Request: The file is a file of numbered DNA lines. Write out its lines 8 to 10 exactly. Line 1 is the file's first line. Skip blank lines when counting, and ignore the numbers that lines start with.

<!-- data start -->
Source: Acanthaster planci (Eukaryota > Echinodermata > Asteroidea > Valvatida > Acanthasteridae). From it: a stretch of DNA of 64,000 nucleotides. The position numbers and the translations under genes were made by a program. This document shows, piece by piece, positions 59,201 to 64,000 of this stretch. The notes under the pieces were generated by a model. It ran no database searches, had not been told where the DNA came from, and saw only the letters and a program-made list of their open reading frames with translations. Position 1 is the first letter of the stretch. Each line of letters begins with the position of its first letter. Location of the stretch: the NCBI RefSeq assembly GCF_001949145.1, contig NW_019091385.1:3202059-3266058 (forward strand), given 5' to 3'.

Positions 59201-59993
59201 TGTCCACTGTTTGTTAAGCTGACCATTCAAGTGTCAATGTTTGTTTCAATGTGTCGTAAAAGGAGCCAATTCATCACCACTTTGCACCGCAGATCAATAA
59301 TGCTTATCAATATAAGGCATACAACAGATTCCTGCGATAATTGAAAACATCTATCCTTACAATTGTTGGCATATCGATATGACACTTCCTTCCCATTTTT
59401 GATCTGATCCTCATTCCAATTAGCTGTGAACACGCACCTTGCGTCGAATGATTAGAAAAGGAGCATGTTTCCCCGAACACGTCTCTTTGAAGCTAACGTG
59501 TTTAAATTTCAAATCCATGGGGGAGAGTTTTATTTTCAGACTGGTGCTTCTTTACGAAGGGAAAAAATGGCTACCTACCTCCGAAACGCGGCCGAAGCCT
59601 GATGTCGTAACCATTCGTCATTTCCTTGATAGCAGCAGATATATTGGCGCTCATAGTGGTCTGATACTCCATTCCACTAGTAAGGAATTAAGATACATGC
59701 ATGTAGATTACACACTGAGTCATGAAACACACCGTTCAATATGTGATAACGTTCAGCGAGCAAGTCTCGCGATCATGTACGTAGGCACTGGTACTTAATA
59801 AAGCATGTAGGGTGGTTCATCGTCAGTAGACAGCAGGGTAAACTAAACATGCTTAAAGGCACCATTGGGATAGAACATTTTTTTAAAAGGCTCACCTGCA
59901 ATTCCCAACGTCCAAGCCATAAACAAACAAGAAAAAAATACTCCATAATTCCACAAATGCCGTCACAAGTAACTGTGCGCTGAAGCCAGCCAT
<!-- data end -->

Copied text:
59701 ATGTAGATTACACACTGAGTCATGAAACACACCGTTCAATATGTGATAACGTTCAGCGAGCAAGTCTCGCGATCATGTACGTAGGCACTGGTACTTAATA
59801 AAGCATGTAGGGTGGTTCATCGTCAGTAGACAGCAGGGTAAACTAAACATGCTTAAAGGCACCATTGGGATAGAACATTTTTTTAAAAGGCTCACCTGCA
59901 ATTCCCAACGTCCAAGCCATAAACAAACAAGAAAAAAATACTCCATAATTCCACAAATGCCGTCACAAGTAACTGTGCGCTGAAGCCAGCCAT